Moscow certainly knew that by selecting an artist who had performed in Crimea, they were putting Kiev in a difficult situation. Either they would climb down from the ban, exempting Samoilova from the law during her visit for Eurovision, or they would ban a sweet girl in a wheelchair from participating in the contest.

Today the Ukrainian security services confirmed that they have chosen the latter. Samoilova will be prevented from entering Ukraine if she tries to come in to compete in the song contest.

And with that, Ukraine fell right into Russia's trap.

The indignant reaction from Moscow was as swift as it was predictable. The Russian deputy foreign minister called Ukraine's decision "outrageous, cynical and inhumane". Several Russian MPs are calling for the European Broadcasting Union, which organizes the contest, to move it to a different country. One MP has said that if Russia can't participate this year, then it should never participate again.

Conchita, Intervision and Turkvision

The EBU has been negotiating with Ukraine and Russia to see if a live satellite feed of the Russian entry could be arranged, but Ukraine refused to allow this.

Now that Russia's withdrawal has been confirmed, Eurovision-watchers will be looking for signals that Moscow intends this to be permanent.

Vladimir Putin knows that reviving Intervision will be an uphill struggle, and the public will be unhappy if they have no song contest at all.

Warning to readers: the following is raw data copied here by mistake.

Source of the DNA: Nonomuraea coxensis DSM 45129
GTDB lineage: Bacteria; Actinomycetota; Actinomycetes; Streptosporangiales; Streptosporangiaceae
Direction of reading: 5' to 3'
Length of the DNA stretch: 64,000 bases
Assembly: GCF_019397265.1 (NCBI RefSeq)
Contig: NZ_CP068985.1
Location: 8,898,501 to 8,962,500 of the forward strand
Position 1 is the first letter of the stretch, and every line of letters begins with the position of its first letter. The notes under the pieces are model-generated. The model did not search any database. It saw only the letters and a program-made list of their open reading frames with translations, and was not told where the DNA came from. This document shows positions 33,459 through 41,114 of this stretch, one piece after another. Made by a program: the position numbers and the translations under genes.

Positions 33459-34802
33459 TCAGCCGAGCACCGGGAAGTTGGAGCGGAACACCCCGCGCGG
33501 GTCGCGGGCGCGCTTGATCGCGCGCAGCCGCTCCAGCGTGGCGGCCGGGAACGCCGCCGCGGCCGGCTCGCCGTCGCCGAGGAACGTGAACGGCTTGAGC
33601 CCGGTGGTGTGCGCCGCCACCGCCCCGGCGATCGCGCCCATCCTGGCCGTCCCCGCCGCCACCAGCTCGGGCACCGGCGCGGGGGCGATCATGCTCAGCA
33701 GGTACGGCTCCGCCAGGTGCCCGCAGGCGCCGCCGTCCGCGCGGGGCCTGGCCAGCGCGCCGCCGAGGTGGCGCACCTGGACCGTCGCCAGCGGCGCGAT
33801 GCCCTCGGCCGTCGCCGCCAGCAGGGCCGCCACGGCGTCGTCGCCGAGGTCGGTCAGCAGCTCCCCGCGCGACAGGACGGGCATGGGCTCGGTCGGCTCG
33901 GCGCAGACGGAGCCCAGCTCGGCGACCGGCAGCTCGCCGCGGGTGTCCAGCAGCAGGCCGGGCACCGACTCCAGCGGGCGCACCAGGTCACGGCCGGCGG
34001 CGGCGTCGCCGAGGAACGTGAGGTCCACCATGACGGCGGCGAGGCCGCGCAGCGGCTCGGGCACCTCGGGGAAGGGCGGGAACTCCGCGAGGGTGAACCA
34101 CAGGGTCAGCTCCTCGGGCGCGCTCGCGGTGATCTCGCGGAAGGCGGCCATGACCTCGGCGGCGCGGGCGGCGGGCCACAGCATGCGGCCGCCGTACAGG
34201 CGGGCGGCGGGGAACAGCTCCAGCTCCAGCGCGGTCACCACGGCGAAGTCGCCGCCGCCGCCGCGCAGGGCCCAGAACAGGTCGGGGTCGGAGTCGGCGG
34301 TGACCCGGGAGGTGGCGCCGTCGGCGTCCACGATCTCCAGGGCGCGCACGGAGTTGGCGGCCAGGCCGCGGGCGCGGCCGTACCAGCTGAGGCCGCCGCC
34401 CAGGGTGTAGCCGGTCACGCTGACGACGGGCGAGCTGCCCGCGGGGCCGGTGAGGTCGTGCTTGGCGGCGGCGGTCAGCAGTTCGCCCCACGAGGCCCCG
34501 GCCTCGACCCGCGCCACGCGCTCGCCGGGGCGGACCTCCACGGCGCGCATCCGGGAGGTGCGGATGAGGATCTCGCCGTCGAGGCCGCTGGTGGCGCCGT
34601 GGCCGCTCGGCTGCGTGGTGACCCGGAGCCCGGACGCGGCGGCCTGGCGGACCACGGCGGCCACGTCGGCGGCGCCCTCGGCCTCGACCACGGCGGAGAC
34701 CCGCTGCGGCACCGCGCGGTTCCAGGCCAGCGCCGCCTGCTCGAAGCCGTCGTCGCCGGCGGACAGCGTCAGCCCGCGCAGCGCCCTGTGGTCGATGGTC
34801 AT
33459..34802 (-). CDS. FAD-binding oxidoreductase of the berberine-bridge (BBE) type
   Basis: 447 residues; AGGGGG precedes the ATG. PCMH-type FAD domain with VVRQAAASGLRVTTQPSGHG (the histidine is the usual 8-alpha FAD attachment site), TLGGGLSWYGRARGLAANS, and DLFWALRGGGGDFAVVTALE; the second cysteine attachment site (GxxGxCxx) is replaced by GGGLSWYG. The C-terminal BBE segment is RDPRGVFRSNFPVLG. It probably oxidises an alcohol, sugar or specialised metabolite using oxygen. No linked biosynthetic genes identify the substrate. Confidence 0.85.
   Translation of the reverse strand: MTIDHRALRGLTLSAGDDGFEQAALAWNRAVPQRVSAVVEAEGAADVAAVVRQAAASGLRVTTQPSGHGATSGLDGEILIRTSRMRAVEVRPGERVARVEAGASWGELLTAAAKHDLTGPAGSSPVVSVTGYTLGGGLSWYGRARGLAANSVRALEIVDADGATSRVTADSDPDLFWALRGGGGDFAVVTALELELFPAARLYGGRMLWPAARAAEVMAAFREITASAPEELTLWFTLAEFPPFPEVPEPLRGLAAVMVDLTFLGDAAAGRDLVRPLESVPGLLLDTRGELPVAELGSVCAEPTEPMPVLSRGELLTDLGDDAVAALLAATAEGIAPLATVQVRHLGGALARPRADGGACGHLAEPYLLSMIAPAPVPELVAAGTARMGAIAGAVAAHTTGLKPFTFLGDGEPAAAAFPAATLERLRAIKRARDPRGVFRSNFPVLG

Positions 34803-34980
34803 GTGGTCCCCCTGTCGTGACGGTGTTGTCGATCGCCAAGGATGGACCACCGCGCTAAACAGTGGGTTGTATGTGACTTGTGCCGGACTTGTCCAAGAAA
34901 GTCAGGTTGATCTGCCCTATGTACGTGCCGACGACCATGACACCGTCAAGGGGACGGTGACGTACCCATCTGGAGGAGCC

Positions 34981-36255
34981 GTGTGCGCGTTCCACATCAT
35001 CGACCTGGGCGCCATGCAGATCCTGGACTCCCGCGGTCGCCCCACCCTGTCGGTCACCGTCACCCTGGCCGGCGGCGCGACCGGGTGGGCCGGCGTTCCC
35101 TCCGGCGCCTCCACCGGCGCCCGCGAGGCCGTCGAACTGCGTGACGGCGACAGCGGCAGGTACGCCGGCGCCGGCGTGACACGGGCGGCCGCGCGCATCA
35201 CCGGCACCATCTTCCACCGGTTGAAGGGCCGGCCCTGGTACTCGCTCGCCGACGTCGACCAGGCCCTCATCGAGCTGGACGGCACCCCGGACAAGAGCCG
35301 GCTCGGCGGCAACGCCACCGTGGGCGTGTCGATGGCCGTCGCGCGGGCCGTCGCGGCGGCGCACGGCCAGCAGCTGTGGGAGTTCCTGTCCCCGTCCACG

He has already tried revive the old Cold War alternative to Eurovision, Intervision. Plans were announced just two weeks after Conchita's victory in 2014, but they never got off the ground.

The contest was going to include any Eastern European states that wanted to join, as well as Central and East Asian states. North Korea was ready to participate. 

The EBU is very worried about Russia breaking away and establishing its own rival contest, particularly after Recep Tayyip Erdoğan pulled Turkey out in 2012 to launch his own 'Turkvision' contest with other Turkic-speaking nations.

Eurovision has seen its ratings explode over the past two decades as the contest has gained a huge new audience in Eastern Europe. It is now the most widely watched live entertainment event in the world each year, with new audiences developing globally. It is big business, and a Russian withdrawal could jeaporise that.

Setting the scene

The fact that Russia chose to engage in this drama this year, rather than just not fielding an entry, suggests that Moscow may be prepping the ground for a permanent withdrawal next year. The Ukraine ban may give Putin the excuse he needs to permanently pull out of the contest despite its huge popularity in Russia - giving him the green light to revive Intervision. 

We likely won't know the answer until next year. I will be in Kiev for the contest this year, and I will certainly be canvassing the room to see what people think comes next.

Once again, Putin has outmaneuvred his opponents. And he did it by manipulating them into harming themselves.